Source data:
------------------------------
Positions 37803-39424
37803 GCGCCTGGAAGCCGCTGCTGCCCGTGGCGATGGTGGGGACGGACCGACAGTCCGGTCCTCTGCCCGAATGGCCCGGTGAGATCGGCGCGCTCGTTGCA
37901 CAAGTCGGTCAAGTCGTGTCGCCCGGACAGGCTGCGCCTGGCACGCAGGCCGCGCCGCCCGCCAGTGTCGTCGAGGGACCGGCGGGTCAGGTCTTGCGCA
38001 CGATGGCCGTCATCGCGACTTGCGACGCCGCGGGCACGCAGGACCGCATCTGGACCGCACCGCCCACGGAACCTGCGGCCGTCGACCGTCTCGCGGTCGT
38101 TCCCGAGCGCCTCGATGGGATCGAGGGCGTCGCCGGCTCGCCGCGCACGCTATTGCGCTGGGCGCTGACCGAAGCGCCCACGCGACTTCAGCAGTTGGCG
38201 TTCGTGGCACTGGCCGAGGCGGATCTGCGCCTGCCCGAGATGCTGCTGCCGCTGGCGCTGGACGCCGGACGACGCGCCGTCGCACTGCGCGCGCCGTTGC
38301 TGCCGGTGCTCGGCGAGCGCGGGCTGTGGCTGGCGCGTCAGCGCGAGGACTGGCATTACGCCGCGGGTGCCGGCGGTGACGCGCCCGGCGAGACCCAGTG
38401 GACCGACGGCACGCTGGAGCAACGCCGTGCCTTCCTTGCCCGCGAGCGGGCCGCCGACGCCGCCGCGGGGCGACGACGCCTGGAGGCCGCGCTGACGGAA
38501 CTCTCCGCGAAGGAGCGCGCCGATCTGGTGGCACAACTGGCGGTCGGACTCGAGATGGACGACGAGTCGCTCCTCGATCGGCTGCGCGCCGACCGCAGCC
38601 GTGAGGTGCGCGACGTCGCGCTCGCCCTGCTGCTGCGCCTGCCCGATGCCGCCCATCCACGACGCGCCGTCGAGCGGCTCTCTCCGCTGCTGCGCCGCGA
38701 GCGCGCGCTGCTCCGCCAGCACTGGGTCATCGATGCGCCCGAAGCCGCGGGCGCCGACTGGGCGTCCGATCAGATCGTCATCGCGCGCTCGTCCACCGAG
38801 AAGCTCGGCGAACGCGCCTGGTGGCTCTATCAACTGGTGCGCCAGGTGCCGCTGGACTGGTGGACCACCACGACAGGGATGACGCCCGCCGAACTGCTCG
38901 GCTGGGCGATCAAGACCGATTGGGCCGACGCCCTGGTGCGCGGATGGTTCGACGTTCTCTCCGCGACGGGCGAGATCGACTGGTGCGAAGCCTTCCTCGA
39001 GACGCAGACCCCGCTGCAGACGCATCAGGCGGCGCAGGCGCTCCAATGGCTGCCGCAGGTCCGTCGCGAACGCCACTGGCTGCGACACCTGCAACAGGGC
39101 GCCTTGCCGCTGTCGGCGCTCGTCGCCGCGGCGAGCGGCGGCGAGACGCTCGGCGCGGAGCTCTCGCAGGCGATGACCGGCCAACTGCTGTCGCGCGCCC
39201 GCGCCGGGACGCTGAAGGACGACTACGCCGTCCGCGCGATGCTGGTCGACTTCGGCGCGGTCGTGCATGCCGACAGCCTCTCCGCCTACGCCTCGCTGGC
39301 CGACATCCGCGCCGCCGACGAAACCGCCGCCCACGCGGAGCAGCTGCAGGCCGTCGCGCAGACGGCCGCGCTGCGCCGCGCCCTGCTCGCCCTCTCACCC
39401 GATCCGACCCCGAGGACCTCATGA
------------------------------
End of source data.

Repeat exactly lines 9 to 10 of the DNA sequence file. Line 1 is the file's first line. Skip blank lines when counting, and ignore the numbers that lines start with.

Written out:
38501 CTCTCCGCGAAGGAGCGCGCCGATCTGGTGGCACAACTGGCGGTCGGACTCGAGATGGACGACGAGTCGCTCCTCGATCGGCTGCGCGCCGACCGCAGCC
38601 GTGAGGTGCGCGACGTCGCGCTCGCCCTGCTGCTGCGCCTGCCCGATGCCGCCCATCCACGACGCGCCGTCGAGCGGCTCTCTCCGCTGCTGCGCCGCGA